For the first nine months of the company’s 2021 fiscal year, its bottom-line figures have been rather impressive. Net income went from $8.7 million to $81 million, while operating cash flow grew from $77 million to $82 million. Over that same window of time, EBITDA increased from $74 million to $148.9 million.
For the 2021 fiscal year, management has high expectations for the company. The firm currently anticipates revenue for 2021 of between $840 million and $860 million. This is actually better than the previously expected range of $800 million to $830 million. EBITDA should come in at between $197 million and $211 million, up from the prior expected range of $188 million to $203 million. Management did not provide any guidance for some other profitability metrics. But if we analyze the data experienced so far for the 2021 fiscal year, we should come in with operating cash flow of around $115.7 million and net profits of around $127 million.
Taking these figures, we can find that shares of the business look to be a bit lofty. Using the 2021 estimates, the company is trading at a price-to-earnings multiple of 25.4. The price to operating cash flow multiple is even higher at 27.9, while the EV to EBITDA multiple with the company comes in at about 17.9. To put this all in perspective, I decided to compare the company to the five highest-rated of its peers as defined by Seeking Alpha’s Quant platform.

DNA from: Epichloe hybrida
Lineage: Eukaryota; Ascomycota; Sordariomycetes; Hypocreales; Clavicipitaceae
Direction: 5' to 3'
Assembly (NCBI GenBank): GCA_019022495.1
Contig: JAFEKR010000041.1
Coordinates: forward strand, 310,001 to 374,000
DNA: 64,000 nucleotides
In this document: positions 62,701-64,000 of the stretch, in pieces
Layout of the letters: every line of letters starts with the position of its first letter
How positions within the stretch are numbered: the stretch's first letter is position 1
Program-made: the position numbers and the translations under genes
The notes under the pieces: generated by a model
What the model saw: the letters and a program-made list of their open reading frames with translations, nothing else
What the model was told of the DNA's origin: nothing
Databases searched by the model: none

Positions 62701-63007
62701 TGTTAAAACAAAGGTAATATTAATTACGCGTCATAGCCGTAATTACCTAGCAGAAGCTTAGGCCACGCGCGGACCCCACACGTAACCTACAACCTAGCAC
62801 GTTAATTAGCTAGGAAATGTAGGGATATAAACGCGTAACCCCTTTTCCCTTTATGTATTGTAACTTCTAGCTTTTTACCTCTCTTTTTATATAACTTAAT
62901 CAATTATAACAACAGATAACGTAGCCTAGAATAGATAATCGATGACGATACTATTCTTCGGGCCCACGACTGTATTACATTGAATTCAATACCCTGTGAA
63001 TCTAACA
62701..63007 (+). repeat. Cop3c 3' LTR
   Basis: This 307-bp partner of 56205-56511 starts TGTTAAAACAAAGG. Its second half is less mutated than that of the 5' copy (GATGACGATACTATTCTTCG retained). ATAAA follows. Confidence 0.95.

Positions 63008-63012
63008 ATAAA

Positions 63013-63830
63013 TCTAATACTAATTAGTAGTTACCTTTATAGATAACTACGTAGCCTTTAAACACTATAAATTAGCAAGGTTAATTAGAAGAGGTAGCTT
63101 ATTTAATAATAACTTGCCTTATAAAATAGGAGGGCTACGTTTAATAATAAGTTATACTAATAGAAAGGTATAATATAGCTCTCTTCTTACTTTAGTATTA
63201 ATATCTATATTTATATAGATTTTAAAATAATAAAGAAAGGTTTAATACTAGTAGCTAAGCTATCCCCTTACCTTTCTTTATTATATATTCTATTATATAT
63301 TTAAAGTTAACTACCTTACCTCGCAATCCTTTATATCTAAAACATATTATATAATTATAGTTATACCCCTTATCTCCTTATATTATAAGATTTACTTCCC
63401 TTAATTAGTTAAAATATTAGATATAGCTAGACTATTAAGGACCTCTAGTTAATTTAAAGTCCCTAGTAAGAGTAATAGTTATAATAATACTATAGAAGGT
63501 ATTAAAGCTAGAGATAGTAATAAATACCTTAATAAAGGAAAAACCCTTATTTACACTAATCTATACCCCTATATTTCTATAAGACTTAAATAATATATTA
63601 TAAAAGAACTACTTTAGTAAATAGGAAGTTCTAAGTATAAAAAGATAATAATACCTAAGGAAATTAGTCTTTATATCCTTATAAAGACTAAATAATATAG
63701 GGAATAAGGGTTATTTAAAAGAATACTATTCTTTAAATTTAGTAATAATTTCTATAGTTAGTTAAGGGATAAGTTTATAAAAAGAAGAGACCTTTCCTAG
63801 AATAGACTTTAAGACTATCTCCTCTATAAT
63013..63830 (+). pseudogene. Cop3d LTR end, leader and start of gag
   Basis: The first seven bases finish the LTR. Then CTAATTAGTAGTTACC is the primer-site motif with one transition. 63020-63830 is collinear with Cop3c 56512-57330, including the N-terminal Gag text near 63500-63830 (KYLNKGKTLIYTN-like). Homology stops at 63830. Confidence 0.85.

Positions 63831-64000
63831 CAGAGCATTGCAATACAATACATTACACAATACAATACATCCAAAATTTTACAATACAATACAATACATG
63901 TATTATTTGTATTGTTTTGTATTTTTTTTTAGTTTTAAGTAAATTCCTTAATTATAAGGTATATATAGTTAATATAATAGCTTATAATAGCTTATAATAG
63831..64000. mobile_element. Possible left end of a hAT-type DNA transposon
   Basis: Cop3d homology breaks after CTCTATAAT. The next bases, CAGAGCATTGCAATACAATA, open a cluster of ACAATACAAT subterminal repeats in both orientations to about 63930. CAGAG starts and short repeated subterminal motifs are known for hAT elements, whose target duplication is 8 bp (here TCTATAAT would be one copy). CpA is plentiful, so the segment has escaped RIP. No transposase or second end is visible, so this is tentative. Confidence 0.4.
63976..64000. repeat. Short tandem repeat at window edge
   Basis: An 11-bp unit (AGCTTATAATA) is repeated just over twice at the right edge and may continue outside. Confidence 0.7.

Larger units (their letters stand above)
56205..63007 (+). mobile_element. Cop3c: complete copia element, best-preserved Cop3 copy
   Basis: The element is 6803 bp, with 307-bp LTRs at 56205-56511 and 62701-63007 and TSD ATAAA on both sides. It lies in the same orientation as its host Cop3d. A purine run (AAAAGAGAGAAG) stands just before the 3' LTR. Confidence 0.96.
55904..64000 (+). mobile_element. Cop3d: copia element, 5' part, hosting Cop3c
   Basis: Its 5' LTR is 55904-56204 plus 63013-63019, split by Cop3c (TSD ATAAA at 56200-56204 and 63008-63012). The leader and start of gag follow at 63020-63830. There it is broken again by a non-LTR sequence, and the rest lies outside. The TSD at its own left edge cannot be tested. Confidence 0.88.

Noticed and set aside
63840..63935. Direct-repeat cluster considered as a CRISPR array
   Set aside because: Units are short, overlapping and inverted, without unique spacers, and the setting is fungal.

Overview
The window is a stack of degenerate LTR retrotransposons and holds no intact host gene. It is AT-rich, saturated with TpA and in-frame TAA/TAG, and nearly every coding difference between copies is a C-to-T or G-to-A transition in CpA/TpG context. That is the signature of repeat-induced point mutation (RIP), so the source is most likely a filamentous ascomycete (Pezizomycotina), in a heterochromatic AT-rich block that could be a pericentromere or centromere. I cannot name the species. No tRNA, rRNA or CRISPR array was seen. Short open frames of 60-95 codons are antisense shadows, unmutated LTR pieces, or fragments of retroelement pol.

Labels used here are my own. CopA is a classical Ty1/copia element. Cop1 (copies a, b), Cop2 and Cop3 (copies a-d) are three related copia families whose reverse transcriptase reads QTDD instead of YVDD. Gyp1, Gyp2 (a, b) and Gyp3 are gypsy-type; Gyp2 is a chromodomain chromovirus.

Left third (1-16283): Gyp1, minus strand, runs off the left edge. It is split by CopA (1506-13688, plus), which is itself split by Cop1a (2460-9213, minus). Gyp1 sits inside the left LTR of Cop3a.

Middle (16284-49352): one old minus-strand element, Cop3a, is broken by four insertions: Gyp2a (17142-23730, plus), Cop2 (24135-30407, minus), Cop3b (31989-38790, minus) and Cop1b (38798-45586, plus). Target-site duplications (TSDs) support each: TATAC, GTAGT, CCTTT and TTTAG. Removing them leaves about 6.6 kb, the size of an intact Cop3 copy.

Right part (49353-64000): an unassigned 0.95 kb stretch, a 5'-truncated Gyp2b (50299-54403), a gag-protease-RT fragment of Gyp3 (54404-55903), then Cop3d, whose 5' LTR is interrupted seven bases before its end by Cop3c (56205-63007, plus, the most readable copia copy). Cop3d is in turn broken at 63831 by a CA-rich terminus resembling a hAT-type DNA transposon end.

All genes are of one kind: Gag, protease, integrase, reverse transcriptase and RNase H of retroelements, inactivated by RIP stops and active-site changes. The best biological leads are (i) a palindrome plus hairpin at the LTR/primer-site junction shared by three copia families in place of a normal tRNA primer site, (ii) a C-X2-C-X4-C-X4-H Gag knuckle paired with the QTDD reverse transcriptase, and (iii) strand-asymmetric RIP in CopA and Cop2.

On a price-to-earnings basis, these companies ranged from a low of 8.9 to a high of 35.7. Three of the five firms were cheaper than our target. The price to operating cash flow approach yielded a range of 14.5 to 22.2, with our prospect being the most expensive of the group. And finally, the EV to EBITDA multiple with the company resulted in a range of 6.1 to 14.8. Once again, Helios Technologies was the most expensive of the firms looked at.
|Company||Price / Earnings||Price / Operating Cash Flow||EV / EBITDA|
|Mueller Industries (MLI)||8.9||14.7||6.1|
|Crane Co (CR)||15.2||14.5||10.1|
|EnPro Industries (NPO)||35.7||22.2||14.8|
|Standex International (SXI)||31.9||15.9||14.3|
At this moment in time, Helios Technologies continues to chug along as it targets its $1 billion sales objective. At the rate things are going, it looks as though the company will achieve that objective before too long. Having said that, the market clearly is a believer in that goal and the market is pricing all of this in as a result. No doubt, it looks as though Helios Technologies will continue to deliver attractive value to its investors as a result. But with shares priced as they are today, I have to think that they are, at best, fairly valued. And even that is probably being generous.